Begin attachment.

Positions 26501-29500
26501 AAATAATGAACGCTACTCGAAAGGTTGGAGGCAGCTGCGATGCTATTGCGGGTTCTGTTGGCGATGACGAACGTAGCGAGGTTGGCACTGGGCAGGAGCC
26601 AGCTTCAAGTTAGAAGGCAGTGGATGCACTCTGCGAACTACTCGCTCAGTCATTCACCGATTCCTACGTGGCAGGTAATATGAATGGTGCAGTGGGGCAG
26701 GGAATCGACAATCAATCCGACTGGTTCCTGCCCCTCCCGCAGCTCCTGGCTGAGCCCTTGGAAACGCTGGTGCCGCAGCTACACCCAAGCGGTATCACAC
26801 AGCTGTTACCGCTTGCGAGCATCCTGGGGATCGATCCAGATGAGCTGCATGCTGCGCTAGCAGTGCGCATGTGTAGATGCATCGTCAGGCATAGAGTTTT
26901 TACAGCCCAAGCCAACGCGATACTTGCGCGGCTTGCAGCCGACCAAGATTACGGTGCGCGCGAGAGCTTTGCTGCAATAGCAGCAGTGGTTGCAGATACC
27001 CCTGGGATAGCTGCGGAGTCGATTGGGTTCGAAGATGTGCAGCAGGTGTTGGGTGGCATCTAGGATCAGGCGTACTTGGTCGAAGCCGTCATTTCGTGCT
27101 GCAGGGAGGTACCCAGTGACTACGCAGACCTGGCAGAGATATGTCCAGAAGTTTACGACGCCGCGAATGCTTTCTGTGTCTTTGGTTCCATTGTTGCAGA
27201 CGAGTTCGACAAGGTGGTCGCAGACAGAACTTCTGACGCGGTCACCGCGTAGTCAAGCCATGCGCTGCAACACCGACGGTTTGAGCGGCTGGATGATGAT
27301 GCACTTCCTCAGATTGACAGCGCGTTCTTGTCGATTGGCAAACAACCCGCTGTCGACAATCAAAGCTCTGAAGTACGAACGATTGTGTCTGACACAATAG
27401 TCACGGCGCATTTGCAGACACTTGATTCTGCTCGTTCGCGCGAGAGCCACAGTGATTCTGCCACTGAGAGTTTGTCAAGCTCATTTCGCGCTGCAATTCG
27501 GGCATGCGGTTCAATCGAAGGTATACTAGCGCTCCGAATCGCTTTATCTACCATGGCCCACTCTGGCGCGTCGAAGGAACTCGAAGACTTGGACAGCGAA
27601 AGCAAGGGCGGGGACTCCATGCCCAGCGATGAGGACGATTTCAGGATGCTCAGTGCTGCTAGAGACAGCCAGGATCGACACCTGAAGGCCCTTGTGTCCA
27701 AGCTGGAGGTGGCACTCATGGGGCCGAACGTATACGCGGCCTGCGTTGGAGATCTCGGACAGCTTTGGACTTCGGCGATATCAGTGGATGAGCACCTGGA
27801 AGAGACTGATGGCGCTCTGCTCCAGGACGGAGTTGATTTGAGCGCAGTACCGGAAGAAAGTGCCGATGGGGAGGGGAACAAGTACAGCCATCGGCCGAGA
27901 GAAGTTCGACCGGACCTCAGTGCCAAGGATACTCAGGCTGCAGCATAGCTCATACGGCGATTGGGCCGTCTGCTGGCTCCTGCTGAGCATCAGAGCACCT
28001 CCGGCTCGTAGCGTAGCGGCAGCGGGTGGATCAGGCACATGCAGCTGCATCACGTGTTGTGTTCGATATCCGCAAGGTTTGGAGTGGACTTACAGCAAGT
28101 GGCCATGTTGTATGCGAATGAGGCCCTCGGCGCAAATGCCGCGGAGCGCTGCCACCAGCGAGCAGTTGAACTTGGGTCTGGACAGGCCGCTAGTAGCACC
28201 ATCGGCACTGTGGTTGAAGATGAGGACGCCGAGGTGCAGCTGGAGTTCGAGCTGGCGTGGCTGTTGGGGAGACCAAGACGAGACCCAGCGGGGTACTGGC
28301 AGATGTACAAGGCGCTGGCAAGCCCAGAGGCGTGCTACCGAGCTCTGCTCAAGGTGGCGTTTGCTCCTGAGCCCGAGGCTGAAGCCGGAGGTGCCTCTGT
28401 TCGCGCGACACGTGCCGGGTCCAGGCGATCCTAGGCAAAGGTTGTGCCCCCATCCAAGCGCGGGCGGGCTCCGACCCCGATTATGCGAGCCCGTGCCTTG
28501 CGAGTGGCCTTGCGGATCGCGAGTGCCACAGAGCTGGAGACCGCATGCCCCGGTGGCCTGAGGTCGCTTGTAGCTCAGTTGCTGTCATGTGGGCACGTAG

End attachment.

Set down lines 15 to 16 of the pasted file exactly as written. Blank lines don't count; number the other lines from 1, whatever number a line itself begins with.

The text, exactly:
27801 AGAGACTGATGGCGCTCTGCTCCAGGACGGAGTTGATTTGAGCGCAGTACCGGAAGAAAGTGCCGATGGGGAGGGGAACAAGTACAGCCATCGGCCGAGA
27901 GAAGTTCGACCGGACCTCAGTGCCAAGGATACTCAGGCTGCAGCATAGCTCATACGGCGATTGGGCCGTCTGCTGGCTCCTGCTGAGCATCAGAGCACCT